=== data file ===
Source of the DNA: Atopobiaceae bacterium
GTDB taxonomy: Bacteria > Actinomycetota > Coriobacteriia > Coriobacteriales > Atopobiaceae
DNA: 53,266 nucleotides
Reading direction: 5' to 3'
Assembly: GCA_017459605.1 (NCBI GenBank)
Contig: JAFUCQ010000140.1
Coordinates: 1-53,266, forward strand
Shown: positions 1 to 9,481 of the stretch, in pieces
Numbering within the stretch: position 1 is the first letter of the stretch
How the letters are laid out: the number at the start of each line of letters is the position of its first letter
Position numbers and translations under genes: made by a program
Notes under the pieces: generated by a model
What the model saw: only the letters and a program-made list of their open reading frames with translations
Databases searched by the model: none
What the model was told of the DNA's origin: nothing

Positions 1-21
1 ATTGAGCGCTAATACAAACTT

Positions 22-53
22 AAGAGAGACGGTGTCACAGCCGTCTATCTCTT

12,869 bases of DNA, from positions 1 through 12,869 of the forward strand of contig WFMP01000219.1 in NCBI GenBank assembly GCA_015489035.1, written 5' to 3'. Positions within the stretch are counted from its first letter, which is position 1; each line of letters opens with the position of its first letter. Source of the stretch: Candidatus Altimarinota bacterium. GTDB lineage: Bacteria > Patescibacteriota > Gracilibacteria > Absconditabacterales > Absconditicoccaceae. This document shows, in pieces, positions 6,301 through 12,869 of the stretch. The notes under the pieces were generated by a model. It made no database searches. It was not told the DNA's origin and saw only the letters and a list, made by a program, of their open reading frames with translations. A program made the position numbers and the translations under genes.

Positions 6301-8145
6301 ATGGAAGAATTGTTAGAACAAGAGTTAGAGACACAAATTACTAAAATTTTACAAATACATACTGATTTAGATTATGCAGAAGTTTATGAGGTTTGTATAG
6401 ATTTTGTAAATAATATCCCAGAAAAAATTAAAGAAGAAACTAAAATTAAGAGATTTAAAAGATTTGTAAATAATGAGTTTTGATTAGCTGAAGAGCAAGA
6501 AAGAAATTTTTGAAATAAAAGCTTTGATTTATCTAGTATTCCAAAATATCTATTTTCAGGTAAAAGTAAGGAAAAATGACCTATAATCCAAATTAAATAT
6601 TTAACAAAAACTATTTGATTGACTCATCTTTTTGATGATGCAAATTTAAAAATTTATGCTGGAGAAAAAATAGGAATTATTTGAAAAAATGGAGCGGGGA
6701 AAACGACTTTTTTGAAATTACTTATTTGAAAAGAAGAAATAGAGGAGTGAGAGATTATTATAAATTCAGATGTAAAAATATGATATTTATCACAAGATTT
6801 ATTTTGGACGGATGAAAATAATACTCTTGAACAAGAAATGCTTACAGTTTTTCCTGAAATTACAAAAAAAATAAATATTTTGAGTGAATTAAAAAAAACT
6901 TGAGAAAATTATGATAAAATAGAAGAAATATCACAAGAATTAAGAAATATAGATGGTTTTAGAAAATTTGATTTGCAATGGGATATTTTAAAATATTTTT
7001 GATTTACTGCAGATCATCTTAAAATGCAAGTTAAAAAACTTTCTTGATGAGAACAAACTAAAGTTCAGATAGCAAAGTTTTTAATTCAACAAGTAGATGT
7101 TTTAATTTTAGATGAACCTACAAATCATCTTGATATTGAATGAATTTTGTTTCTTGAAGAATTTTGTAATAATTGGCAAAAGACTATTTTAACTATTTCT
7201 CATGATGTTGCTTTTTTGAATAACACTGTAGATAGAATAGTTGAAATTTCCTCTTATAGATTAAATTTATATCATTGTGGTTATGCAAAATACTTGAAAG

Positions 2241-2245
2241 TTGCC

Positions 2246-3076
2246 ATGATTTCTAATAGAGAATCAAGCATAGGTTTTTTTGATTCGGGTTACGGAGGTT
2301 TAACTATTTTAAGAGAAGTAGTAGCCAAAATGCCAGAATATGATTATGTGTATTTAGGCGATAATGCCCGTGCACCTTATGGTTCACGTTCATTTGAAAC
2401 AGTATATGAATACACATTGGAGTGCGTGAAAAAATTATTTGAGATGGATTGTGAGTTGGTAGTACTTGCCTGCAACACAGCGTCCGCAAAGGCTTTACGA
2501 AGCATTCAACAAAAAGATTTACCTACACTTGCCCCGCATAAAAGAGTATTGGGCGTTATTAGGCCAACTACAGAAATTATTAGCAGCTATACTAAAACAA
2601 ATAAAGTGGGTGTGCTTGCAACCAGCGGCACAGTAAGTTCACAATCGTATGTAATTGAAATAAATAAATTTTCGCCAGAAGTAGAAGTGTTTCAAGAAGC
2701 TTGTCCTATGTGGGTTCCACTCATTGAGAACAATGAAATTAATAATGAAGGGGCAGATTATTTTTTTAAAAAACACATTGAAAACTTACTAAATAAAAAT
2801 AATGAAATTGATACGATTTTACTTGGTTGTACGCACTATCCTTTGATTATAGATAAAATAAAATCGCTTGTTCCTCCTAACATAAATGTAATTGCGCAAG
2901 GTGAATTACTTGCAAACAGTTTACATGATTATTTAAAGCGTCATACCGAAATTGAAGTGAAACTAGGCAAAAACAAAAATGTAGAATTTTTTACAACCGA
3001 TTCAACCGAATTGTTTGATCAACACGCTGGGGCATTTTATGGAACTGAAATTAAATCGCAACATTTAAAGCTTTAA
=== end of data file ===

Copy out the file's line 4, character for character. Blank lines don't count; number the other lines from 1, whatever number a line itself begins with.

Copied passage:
Reading direction: 5' to 3'